Ferro-resonant transformer failure SOLVED! Thanks to Ian0.

Thread Starter

Tonyr1084

Joined Sep 24, 2015
6,460
I have some old school lab power supplies that have a ferro-resonant isolation transformer (FRIT). The other day I was running it and it just quit. When I checked the output it was 25VAC. Historically, with 116VAC input I'd see about 128VAC output from this 1:1 transformer. Not certain the transformer failed I started checking everything else; switches, wires and a circuit breaker. All appear to be in good order. This afternoon I pulled the FRIT and directly wired it to 116VAC. The final output is 25VAC. Since I believe transformers don't often fail I was wondering could it be the capacitor that might have failed? I'm pulling the cap now to see what happens.

Here's a schematic of the cap. Not yet sure about the cap value - haven't pulled it yet.
1624045356698.png
 
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Thread Starter

Tonyr1084

Joined Sep 24, 2015
6,460
Cap is 2µF @ 660VAC. My Extech meter has a capacitance setting. I've removed one wire and am waiting for the cap to charge up from the meter. With one wire removed the cap is reading 2.6nF. Have no confidence in my meter when it comes to caps, but 2 nano's is a far cry from 2 micro's.

After being connected for a while, the meter now reads 83nF. Getting there, but don't know how long it will take. OK, now the reading is bouncing all over the place.

I guess the bottom line is: what can I expect the FRIT to do with a bad cap?
 

Thread Starter

Tonyr1084

Joined Sep 24, 2015
6,460
With the cap out of circuit, I get 77VAC on the secondary. Other than the diagram I have (and gave you) I don't understand how it's supposed to work. Is this, I'll call it the resonant coil, suppose to be in opposition to the secondary coil?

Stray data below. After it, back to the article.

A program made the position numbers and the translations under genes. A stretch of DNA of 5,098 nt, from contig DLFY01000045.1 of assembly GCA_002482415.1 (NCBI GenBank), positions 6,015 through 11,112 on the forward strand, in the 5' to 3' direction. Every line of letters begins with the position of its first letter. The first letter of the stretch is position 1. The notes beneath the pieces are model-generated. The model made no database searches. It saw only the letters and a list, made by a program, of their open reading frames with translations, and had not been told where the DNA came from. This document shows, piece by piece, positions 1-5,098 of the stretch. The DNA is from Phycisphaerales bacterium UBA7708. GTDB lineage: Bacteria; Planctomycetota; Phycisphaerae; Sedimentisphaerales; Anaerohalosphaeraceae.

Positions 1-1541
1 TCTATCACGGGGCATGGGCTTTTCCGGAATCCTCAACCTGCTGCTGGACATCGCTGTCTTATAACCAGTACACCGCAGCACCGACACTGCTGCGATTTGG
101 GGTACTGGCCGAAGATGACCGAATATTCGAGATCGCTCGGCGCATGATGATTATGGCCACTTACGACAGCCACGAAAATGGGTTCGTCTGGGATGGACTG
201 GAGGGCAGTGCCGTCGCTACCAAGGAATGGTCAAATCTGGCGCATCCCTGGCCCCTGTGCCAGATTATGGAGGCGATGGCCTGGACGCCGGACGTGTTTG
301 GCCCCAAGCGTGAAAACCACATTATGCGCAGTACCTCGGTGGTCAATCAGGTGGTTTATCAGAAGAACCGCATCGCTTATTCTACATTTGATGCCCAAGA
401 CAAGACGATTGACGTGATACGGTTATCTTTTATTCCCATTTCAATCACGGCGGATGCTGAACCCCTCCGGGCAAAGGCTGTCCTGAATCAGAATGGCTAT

[edit] cap back in and I get 25VAC again. [end edit]
 
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Ian0

Joined Aug 7, 2020
3,768
With the wrong value of capacitance the resonant frequency doesn't match the line frequency and it stops working.
The LC tank circuit resonates at line frequency, the resonance would like the voltage to keep on increasing for ever, but the voltage reaches a point where the magnetics saturates and that limits the voltage.
From experience, they run for about 10 years, then the capacitors start to fail. Replacing the capacitors brings them back to life. Very occasionally a winding burns out. We used them for emergency lighting - 108V DC square-wave in: 230V sinewave out, up to about 30kVA.
 

Thread Starter

Tonyr1084

Joined Sep 24, 2015
6,460
Thanks Ian0 these ARE old units. From a local high school who wanted to clean house. I got my hands on them from a teacher/friend who asked if I'd be interested in some equipment. Also got a couple O-Scopes.

I'm going to go grab one of the other units and pull the cap and swap it. Though I have other units, they're all in rough shape from students messing with them. The wiring in them is atrocious. This particular unit - I've rewired it CORRECTLY and it has worked great for a few years. All of a sudden I need a variable AC source and yesterday morning it had failed.

I'll swap the caps and see what happens. Thanks again.
 

Ian0

Joined Aug 7, 2020
3,768
Ours have several 50uF polypropylene "motor-run" type capacitors in parallel, up to about 400uF @ 450V AC on the larger ones. We look for duff ones with a current clamp meter to find one that is taking no current. Replace it, and generally it comes back to life.
We stopped using them because LED lighting with regulated outputs draws more current as the voltage reduces (to keep the power constant), that's negative resistance. Negative resistance plus tank circuit equals oscillator = flickering LEDs.
 

Thread Starter

Tonyr1084

Joined Sep 24, 2015
6,460
Well, thanks Ian0 changing the cap has brought it back to life. It now has an output of 127.7VAC. That with 113.1VAC input. Nice how these things regulate the output. When the input drops the output remains fairly constant.

PROBLEM SOLVED!

[edit] the top of the cap appears to be slightly domed. [end edit]
 
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